Since the honor began in 1990, Miller becomes the first player in Big Ten history to claim two consecutive Offensive Player of the Year awards. The only other player to earn the conference’s top offensive honor twice was Purdue quarterback Drew Brees (1998 and 2000). Prior to 1990, Indiana running back Anthony Thompson won two consecutive Player of the Year Awards in 1988 and 1989. Miller is the fifth Buckeye to collect the award, along with Joe Germaine (1998), Orlando Pace (1996) and Heisman Trophy winners Troy Smith (2006) and Eddie George (1995). The Griese-Brees Quarterback of the Year for the second straight year, Miller averaged 265 yards of total offense per game and accounted for 29 total touchdowns in leading Ohio State to a perfect 12-0 record.
Voted first-team All-Big Ten for the third straight season, Borland is the fifth Badger to receive the conference’s top defensive award, following Erasmus James (2004), Jamar Fletcher (2000), Tom Burke (1998) and Troy Vincent (1991). Borland was named the Butkus-Fitzgerald Linebacker of the Year and leads Wisconsin and ranks third in the conference with 9.3 tackles per game. He also tied the conference record with his 14th career forced fumble earlier this season.
An honorable mention All-Big Ten selection, Hackenberg is the third Nittany Lion and second in as many seasons to be named Big Ten Freshman of the Year, joining Deion Barnes (2012) and Curtis Enis (1995). The quarterback ranked third in the conference with 246.2 passing yards per game and connected on 20 touchdown passes. Hackenberg was named the Big Ten’s Freshman of the Week five times this season, which ranks second since the award began in 2010.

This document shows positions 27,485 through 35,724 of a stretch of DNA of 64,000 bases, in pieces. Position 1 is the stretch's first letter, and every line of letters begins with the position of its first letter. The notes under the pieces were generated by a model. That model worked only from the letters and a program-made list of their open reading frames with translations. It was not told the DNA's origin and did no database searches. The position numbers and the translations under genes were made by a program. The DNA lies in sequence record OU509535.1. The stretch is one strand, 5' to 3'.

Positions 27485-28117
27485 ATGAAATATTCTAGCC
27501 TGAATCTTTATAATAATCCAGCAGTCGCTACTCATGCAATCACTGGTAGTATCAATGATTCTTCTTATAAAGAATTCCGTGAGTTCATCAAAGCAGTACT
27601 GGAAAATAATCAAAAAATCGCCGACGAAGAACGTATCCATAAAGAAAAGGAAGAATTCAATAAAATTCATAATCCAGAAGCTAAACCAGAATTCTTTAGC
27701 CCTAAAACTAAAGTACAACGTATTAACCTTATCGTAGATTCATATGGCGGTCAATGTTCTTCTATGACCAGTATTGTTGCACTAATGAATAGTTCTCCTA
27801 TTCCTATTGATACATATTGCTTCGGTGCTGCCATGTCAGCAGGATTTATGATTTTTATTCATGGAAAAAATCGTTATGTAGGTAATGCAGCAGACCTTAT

Dantonio claims his second Big Ten Coach of the Year laurel in the last four years after being honored in 2010, when he became the fourth Michigan State coach to earn the award. In his seventh year in East Lansing, Dantonio led the Spartans to an 11-1 overall mark, including an 8-0 record in conference play and the outright Legends Division title. He coached six players to first-team All-Big Ten status, including Shilique Calhoun, the Smith-Brown Defensive Lineman of the Year, and Darqueze Dennard, the Tatum-Woodson Defensive Back of the Year.
For more information on the Big Ten’s enhanced football awards program, and to read more about the trophy namesakes, visit bigten.org.
Big Ten Football Award Honorees and Trophy Namesakes
Graham-George Offensive Player of the Year: Braxton Miller, Ohio State
Named for Northwestern’s Otto Graham and Ohio State’s Eddie George
Nagurski-Woodson Defensive Player of the Year: Chris Borland, Wisconsin
Named for Minnesota’s Bronko Nagurski and Michigan’s Charles Woodson
Thompson-Randle El Freshman of the Year: Christian Hackenberg, Penn State
Named for Minnesota’s Darrell Thompson and Indiana’s Antwaan Randle El
Hayes-Schembechler Coach of the Year (coaches vote): Mark Dantonio, Michigan State
Named for Ohio State’s Woody Hayes and Michigan’s Bo Schembechler
Dave McClain Coach of the Year (media vote): Mark Dantonio, Michigan State
Named for Wisconsin’s Dave McClain